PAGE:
The fiber laser apparatus invention described herein is capable of concurrently generating linearly-polarized laser radiation with peak powers from 5 kW to 1 MW, wavelengths of 508-542 nm or 750-788 nm, pulses with temporal pulse widths of 1-100 ps, pulse train repetition rates of 10 MHz to 1 GHz, average powers of 5-200 W, narrow spectral bandwidth less than 0.3 nm, and a predominately single spatial mode. Embodiments of the present invention provide a novel laser system that is very agile in the control of its repetition rate and output peak power. This laser may be tailored to many different applications by making small changes in the emission characteristics of the master oscillator and pulse compression stages.

According to an embodiment of the present invention, an apparatus for producing coherent pulsed light from a fiber-based master oscillator/fiber amplifier architecture is provided. The apparatus includes a predominately single spatial mode, linearly polarized master oscillator providing a set of optical pulses and a polarization-maintaining optical isolator optically coupled to the master oscillator. The apparatus also includes a fiber amplifier optically coupled to the optical isolator and including a power amplifier comprising a double clad gain fiber, one or more pump lasers, and a pump coupler. The apparatus further includes a pulse compression stage optically coupled to the fiber amplifier.

The pulse compression stage is unique in that it efficiently compresses (by more than a factor of five) pulses of narrow linewidth and high average power. Pulse compression means known in the art cannot simultaneously provide efficient pulse compression for high average power light with narrow spectral linewidth. The primary limitation is grating technology. Surface reflection gratings require elaborate cooling techniques for powers over several Watts. Fiber Bragg gratings have not been used at high average power because of difficulty in coupling in and out of the fiber grating. While the requirement for high efficiency can be accomplished by ruled surface transmission gratings, ruled surface gratings cannot be manufactured with the line density required in order to compress pulses with narrow spectral linewidth. The solution to these limitations in the prior art used in this invention is the use of volume phase holographic (VPH) gratings in transmission mode. The VPH gratings can handle high average powers due to their low absorption at near infrared (NIR) and visible wavelengths, and due to the holographic processing in their manufacture high line densities our possible. The high efficiency of VPH gratings is accomplished by a chemical tuning of the intermediate material used in the grating. The pulse compression stage includes a volume holographic phase transmission grating of line density greater than 1750 lines/mm and efficiency greater than or equal to 90%. Moreover, the apparatus includes a nonlinear frequency conversion stage optically coupled to the pulse compression stage.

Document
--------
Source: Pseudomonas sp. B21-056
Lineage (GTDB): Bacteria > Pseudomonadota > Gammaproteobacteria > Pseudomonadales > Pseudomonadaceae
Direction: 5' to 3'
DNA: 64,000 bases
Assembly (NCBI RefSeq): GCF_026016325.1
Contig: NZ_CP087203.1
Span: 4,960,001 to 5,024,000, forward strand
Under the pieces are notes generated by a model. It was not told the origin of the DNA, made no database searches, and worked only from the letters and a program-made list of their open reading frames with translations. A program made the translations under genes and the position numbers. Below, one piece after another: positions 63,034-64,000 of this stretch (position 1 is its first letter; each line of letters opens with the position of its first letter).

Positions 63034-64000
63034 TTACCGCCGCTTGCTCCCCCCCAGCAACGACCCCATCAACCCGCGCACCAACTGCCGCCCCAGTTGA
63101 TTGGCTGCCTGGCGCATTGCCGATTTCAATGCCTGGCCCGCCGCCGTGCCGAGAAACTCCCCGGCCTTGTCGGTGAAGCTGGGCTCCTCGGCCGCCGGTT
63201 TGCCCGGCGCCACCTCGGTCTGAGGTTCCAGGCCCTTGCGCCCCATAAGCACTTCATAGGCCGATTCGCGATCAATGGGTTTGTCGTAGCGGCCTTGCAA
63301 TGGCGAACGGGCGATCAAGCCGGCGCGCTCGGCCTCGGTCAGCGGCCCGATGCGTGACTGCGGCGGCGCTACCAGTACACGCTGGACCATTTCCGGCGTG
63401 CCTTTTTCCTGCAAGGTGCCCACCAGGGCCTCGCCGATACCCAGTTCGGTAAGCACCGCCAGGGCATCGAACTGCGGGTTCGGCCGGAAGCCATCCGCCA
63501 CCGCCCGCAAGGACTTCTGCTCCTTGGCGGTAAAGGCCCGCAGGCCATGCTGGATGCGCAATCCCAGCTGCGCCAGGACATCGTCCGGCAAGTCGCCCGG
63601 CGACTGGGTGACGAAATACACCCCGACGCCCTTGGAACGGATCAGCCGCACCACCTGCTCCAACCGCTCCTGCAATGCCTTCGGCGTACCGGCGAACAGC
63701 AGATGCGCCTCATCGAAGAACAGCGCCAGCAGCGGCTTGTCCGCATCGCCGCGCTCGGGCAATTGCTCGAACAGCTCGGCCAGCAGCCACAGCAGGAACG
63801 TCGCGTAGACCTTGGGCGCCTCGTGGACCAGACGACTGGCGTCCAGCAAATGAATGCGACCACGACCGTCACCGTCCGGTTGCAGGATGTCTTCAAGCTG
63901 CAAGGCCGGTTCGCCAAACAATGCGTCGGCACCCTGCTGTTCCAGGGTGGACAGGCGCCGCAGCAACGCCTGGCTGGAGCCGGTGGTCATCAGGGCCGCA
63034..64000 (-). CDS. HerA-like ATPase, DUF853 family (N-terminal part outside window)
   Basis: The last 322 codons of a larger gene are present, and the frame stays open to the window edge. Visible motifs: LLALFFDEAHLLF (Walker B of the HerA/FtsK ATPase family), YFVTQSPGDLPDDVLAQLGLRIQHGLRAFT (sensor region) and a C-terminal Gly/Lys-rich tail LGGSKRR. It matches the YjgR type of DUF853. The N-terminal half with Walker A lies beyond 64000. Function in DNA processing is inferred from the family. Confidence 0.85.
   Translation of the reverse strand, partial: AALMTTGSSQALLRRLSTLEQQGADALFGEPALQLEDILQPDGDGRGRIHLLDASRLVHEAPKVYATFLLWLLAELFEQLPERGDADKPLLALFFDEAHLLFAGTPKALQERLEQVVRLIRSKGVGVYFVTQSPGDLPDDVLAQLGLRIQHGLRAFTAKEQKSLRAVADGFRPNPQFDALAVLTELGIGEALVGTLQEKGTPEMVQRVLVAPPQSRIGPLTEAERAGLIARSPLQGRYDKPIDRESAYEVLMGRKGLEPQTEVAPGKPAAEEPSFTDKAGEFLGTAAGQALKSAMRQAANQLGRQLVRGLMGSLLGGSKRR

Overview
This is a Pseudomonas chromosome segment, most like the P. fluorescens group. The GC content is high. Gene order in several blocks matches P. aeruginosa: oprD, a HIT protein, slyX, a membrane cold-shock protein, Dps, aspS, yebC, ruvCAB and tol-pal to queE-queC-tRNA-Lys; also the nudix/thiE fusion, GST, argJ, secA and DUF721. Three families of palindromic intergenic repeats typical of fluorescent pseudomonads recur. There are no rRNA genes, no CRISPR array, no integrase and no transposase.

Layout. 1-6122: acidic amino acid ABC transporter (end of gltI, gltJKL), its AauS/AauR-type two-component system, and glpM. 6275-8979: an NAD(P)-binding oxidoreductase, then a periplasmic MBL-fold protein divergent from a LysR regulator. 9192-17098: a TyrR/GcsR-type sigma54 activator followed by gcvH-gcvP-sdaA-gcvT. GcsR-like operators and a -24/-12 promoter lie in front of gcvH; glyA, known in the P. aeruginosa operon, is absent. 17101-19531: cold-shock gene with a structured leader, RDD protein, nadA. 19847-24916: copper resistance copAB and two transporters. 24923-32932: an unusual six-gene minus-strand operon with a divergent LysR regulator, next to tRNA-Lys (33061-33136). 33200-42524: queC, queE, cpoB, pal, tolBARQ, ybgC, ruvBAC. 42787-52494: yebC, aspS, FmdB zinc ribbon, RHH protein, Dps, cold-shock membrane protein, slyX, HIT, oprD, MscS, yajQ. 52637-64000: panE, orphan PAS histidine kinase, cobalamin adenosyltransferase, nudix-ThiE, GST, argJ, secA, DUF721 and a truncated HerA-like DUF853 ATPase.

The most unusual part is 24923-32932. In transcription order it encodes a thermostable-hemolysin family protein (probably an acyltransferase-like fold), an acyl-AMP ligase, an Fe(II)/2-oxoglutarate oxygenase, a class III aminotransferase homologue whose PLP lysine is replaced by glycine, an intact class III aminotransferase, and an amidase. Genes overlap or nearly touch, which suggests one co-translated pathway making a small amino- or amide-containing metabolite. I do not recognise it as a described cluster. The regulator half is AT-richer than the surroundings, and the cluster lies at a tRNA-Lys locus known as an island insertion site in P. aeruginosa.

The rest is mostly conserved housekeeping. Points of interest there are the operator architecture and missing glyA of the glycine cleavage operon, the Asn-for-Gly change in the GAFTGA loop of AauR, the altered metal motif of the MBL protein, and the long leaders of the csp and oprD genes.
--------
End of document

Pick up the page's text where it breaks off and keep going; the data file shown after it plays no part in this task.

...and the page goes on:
According to another embodiment, a fiber laser system capable of concurrently generating linearly-polarized laser radiation with peak powers from 5 kW to 1 MW, wavelengths of 508-542 nm, pulses with RMS durations of 1-100 ps, pulse train repetition rates of 10 MHz to 1 GHz, average powers of 5-200 W, narrow spectral RMS bandwidth less than 0.3 nm, and a predominately single spatial mode is provided. An output of the apparatus is optically coupled from the power amplifier to the pulse compression stage via a large mode area polarization-maintaining delivery fiber of length less than 5 m. The fiber laser system includes a master oscillator that generates linear polarized infrared laser radiation with wavelengths of 1015-1085 nm, linear chirped pulses with RMS durations of 10 ps to 1 ns, pulse train repetition rates of 10 MHz to 1 GHz, narrow spectral RMS bandwidth less than 0.5 nm, and a predominately single spatial mode. The fiber laser system also includes a polarization-maintaining optical isolation means that attenuates the backward propagating light from the fiber amplifier while transmitting the forward propagating light from the master oscillator. The fiber laser system further includes a fiber amplifier containing a power amplifier that amplifies the master oscillator emission transmitted through the isolator. The fiber amplifier includes a polarization-maintaining, large-mode-area, double-clad Yb-doped gain fiber, one or more diode pump lasers emitting light of wavelength 9766 nm, and a means of coupling the emission from the diode pump lasers into the cladding of the gain fiber. The fiber laser system additionally includes one or more pulse compression stages and a nonlinear frequency conversion stage.